Major progress has been made on the locomotive and tender frames, axleboxes, motion, dragboxes and valve gear at Aviemore and on the major rebuild of the boiler, reprofiling of the tyres of the locomotive and tender wheels and construction of a new tender tank at Riley Engineering of Bury.
The WEC Watkinson Trust had hoped that the locomotive would return to service in 2015 but the scale of the work required will mean that the overhaul will be one of the most comprehensive rebuilds of a main line locomotive in preservation. The work includes replacement of the front ten feet and rearmost four feet of the frames, new cylinders, new bufferbeams, running plates, anall-new cab, tender tank and inner tender frames and much more.
The boiler was overhauled by Riley & Son Locomotive Engineering at Bury (and later Heywood).
The WEC Watkinson Trust originally hoped to return 45025 to service in 2015, however owing to the amount of work needed, a more realistic aim is for completion is towards the middle / end of 2017.
As of early 2017 a number of activities were underway to restore the locomotive to steam.
In December 2017 the frames were lowered back onto the bogie and driving wheels. This followed a complete rebuild of the front end, with replacement cylinder castings and new front bufferbeam and new sides to the smokebox saddle.
The boiler was overhauled by Riley & Son (E) Ltd at Heywood and following testing in June 2019 it was returned to the Strathspey Railway the following month.
In October 2019 the boiler (still out of the frames) was warmed over the course of a week to check for leaks before a formal hydraulic and steam tests were undertaken.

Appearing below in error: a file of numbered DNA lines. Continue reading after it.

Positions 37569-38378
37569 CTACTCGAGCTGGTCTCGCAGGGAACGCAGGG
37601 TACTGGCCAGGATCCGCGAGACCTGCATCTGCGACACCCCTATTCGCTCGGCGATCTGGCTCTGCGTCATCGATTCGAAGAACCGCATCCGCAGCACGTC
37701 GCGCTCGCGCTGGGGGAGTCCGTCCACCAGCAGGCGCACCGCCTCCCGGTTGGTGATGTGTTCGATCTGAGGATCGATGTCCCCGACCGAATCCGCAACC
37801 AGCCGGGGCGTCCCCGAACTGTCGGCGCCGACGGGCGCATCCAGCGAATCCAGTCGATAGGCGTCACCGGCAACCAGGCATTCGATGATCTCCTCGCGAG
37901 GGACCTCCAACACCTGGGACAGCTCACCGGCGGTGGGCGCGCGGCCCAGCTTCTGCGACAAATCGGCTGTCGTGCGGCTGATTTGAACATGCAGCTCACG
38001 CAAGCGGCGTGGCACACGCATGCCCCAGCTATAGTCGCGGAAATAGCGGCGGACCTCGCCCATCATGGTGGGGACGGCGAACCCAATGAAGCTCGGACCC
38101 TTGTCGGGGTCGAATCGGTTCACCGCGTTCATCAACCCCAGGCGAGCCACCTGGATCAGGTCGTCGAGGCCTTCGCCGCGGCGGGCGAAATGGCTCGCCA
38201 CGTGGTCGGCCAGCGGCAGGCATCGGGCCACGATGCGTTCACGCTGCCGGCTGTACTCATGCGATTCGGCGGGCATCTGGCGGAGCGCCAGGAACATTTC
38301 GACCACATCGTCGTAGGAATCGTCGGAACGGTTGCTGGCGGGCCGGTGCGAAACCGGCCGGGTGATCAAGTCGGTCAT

In February 2020 the boiler was lifted back onto the frames following an out of frames steam test in the previous month.
In March 2021 the boiler passed its final in-frames hydraulic test which started the ten year boiler certificate. It moved under its own steam in May 2021which was the first time since 1993 following an overhaul which has cost around £450,000.
As part of the overhaul the locomotive has been returned to as close as practical to its as built condition. This means the chimney is now 2½ inches taller in line with the first fifty built at Vulcan Voundry. It also has been fitted with a domeless boiler and the step between the frame plates has been removed. There are a number of other changes which are less visible.
The engine will run as 5025 with a LMS black lined livery.
|Home Base||Current Status||Owner|
|Strathspey Railway||Operational||WEC Watkinson Trust|
- 44767 (LMS 4767 & BR 44767)
- 44806 (LMS 4806 & BR 44806)
- 44871 (LMS 4871 & BR 44871)
- 44901 (LMS 4901 & BR 44901)
- 44932 (LMS 4932 & BR 44932)
- 45000 (LMS 5000 & BR 45000)
- 45110 (LMS 5110 & BR 45110)
- 45163 (LMS 5163 & BR 45163)
- 45212 (LMS 5212 &BR 45212)
- 45231 (LMS 5231 & BR 45231)
- 45293 (LMS 5293 &BR 45293)
- 45305 (LMS 5305 & BR 45305)
- 45337 (LMS 5337 & BR 45337)
- 45379 (LMS 5379 & BR 45379)
- 45407 (LMS 5407 &BR 45407)
- 45428 (LMS 5428 &BR 45428)
- 45491 (LMS 5491 & BR 45491)